OBJECTIVE: Endometrial carcinomas of the endometrioid type (EEC) are associated with a good prognosis. However, about 20% of them recur and new prognostic markers are needed. Microsatellite instability (MSI), associated with mismatch repair (MMR) deficiency, is a frequent alteration in EECs that has been associated with prognosis. However, its prognostic impact on EECs remains unclear. The aim of the present study was to clarify the relationship between MMR deficiency and outcome in a large cohort of well classified EECs.
METHODS: A total of 212 EEC samples were analyzed by immunohistochemistry for the MMR genes MLH-1, MSH-2, MSH-6 and PMS-2. Kaplan-Meier survival analysis and log-rank tests were performed to study the prognostic significance of dMMR taking into account clinical and pathological parameters.
RESULTS: We observed no association between MMR deficiency and OS or PFS in our 212 EEC patients (p-value=0.6565 and 0.4380, respectively). When we performed the analysis in different FIGO-stage groups, we did not find association between MMR and OS or PFS in stages I, I/II or III/IV. When we analyzed the specific group of patients with lymphatic invasion separately, MMR expression was not associated with OS or PFS either.
CONCLUSIONS: MMR deficiency does not seem to be a good prognostic marker in endometrioid type endometrial carcinomas.

Related: MSH6 MSH2


Gao C, Wang Y, Tian W, et al.
The therapeutic significance of aromatase inhibitors in endometrial carcinoma.
Gynecol Oncol. 2014; 134(1):190-5 [PubMed] Related Publications
OBJECTIVE: To review recent studies about the application of aromatase inhibitors in endometrial carcinoma and the benefits and challenges of aromatase inhibitors in this regard.
METHODS: Relevant studies and manuscripts were searched for in Pubmed using the following terms, either alone or in combination: aromatase, aromatase inhibitors, letrozole, anastrozole, endometrial cancer, breast cancer, endocrine, therapy, and side effects.
RESULTS: Endometrial carcinoma is one of the most pervasive gynecological malignancies. Type I endometrial carcinoma is estrogen-dependent. Recent studies have demonstrated that aromatase inhibitors, which interfere with estrogen biosynthesis by inhibiting the activity of aromatase, can be used to treat endometrial carcinoma and its precancerous lesions to some extent. In early-stage endometrial carcinoma or atypical hyperplasia, a precancerous lesion of endometrial carcinoma, the effects of aromatase inhibitors were promising. However, in advanced or recurrent endometrial carcinoma, the application of aromatase inhibitors cannot solve the problem evidently. In addition, these inhibitors have limitations, like side effects and drug resistance. The need for a new generation of inhibitors with higher specificity and fewer side effects should be studied further.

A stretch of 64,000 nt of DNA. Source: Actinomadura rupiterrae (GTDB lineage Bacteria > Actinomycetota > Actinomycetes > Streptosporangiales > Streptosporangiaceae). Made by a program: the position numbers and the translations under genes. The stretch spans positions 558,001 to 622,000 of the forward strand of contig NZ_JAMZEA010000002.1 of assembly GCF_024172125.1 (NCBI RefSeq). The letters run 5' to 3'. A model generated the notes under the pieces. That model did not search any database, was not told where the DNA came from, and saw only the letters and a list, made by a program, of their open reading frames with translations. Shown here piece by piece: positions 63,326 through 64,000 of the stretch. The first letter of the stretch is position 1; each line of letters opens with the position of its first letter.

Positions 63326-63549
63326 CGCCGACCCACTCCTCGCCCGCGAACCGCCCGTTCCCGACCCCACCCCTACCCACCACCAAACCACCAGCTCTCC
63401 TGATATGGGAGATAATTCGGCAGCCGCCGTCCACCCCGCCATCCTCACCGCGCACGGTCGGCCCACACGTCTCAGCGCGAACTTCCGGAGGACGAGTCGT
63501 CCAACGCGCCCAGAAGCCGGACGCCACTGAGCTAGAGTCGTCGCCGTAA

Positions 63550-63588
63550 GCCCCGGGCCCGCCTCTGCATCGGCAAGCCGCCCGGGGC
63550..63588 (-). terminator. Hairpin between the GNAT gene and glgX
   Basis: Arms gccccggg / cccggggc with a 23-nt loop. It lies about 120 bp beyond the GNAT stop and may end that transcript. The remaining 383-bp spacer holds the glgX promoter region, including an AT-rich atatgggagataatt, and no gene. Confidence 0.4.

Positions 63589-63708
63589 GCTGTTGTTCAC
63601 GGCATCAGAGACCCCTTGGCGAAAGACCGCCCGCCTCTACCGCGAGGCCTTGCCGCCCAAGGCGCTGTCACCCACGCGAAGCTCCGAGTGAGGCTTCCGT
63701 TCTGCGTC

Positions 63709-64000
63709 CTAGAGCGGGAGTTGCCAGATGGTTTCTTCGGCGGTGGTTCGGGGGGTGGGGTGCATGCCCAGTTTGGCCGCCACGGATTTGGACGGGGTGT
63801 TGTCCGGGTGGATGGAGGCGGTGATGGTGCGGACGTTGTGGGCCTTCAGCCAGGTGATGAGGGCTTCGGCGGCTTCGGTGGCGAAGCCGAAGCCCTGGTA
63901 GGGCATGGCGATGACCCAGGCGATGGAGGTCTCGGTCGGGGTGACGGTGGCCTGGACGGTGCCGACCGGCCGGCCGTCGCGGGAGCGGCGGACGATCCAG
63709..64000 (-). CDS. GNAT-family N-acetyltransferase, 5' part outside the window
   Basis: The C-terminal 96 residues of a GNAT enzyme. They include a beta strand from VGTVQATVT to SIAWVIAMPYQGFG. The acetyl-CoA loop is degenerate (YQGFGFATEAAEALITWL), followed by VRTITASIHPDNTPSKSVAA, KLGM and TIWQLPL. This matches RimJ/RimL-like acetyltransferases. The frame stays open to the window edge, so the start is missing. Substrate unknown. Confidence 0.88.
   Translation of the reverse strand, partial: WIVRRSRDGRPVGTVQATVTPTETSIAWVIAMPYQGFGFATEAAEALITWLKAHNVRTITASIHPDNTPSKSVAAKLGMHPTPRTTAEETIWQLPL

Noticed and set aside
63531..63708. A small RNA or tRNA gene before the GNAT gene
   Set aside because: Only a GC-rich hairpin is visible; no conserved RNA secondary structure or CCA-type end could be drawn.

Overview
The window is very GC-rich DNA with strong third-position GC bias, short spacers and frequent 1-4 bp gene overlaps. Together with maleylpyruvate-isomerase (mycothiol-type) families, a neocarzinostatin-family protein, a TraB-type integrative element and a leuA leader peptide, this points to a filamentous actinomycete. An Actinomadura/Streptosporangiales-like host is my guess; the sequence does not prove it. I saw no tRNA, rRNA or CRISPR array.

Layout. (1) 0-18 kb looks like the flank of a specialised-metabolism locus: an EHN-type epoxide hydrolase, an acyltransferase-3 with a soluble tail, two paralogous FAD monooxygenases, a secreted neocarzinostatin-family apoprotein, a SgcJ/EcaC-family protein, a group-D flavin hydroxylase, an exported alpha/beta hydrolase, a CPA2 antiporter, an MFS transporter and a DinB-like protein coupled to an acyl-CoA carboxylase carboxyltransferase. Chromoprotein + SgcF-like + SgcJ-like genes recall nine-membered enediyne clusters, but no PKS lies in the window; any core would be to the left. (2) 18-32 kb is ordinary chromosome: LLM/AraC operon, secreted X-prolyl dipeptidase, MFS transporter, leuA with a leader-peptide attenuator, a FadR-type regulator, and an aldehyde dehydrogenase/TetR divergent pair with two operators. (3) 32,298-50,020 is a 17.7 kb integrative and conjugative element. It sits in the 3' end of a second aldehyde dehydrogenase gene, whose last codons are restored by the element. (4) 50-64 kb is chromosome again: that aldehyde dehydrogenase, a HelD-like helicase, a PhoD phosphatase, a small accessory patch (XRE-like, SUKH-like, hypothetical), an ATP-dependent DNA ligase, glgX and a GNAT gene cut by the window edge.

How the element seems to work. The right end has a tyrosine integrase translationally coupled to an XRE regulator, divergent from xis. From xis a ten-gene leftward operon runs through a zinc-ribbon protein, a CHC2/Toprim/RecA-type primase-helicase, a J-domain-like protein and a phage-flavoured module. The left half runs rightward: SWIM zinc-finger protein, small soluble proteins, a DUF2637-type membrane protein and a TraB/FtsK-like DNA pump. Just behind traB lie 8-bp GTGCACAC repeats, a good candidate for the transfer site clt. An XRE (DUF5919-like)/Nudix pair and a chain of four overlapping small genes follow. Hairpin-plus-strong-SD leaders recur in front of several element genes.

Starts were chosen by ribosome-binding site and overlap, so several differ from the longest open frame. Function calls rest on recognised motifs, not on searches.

CONCLUSIONS: Aromatase inhibitors show promise in the therapy of endometrial carcinoma, especially the early stage. Further studies should be conducted to develop next-generation aromatase inhibitors with higher specificity and fewer side effects.


Bendifallah S, Canlorbe G, Raimond E, et al.
A clue towards improving the European Society of Medical Oncology risk group classification in apparent early stage endometrial cancer? Impact of lymphovascular space invasion.
Br J Cancer. 2014; 110(11):2640-6 [PubMed] Article available free on PMC after 27/05/2015 Related Publications
BACKGROUND: Lymphovascular space invasion (LVSI) is one of the most important predictors of nodal involvement and recurrence in early stage endometrial cancer (EC). Despite its demonstrated prognostic value, LVSI has not been incorporated into the European Society of Medical Oncology (ESMO) classification. The aim of this prospective multicentre database study is to investigate whether it may improve the accuracy of the ESMO classification in predicting the recurrence risk.
METHODS: Data of 496 patients with apparent early-stage EC who received primary surgical treatment between January 2001 and December 2012 were abstracted from prospective multicentre database. A modified ESMO classification including six risk groups was created after inclusion of the LVSI status in the ESMO classification. The primary end point was the recurrence accuracy comparison between the ESMO and the modified ESMO classifications with respect to the area under the receiver operating characteristic curve (AUC).
RESULTS: The recurrence rate in the whole population was 16.1%. The median follow-up and recurrence time were 31 (range: 1-152) and 27 (range: 1-134) months, respectively. Considering the ESMO modified classification, the recurrence rates were 8.2% (8 out of 98), 23.1% (15 out of 65), 25.9% (15 out of 58), and 45.1% (28 out of 62) for intermediate risk/LVSI-, intermediate risk/LVSI+, high risk/LVSI-, and high risk/LVSI+, respectively (P<0.001). In the low risk group, LVSI status was not discriminant as only 7.0% (14 out of 213) had LVSI+. The staging accuracy according to AUC criteria for ESMO and ESMO modified classifications were of 0.71 (95% CI: 0.68-0.74) and 0.74 (95% CI: 0.71-0.77), respectively.
CONCLUSIONS: The current modified classification could be helpful to better define indications for nodal staging and adjuvant therapy, especially for patients with intermediate risk EC.


Cruz-Galarza D, Pérez-Rodríguez O, Laboy-Torres J, Gutiérrez-Rivera S
An unusual case of a borderline Brenner tumor associated with bilateral serous cystadenoma and endometrial carcinoma.
Bol Asoc Med P R. 2014; 106(1):54-6 [PubMed] Related Publications
Brenner tumor accounts for 1.5 to 2.5% of ovarian tumors. Nearly all are benign and 1% malignant. Less than twenty-five cases of borderline Brenner tumor have been reported worldwide. Our case is the first one related to a bilateral ovarian serous cystadenofibroma and endometrioid adenocarcinoma. This unusual case increases the limited data for borderline Brenner tumors.

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Popovic MD, Banicevic AC, Popovic B, et al.
Treatment of endometrial cancer in patient with malignant obesity.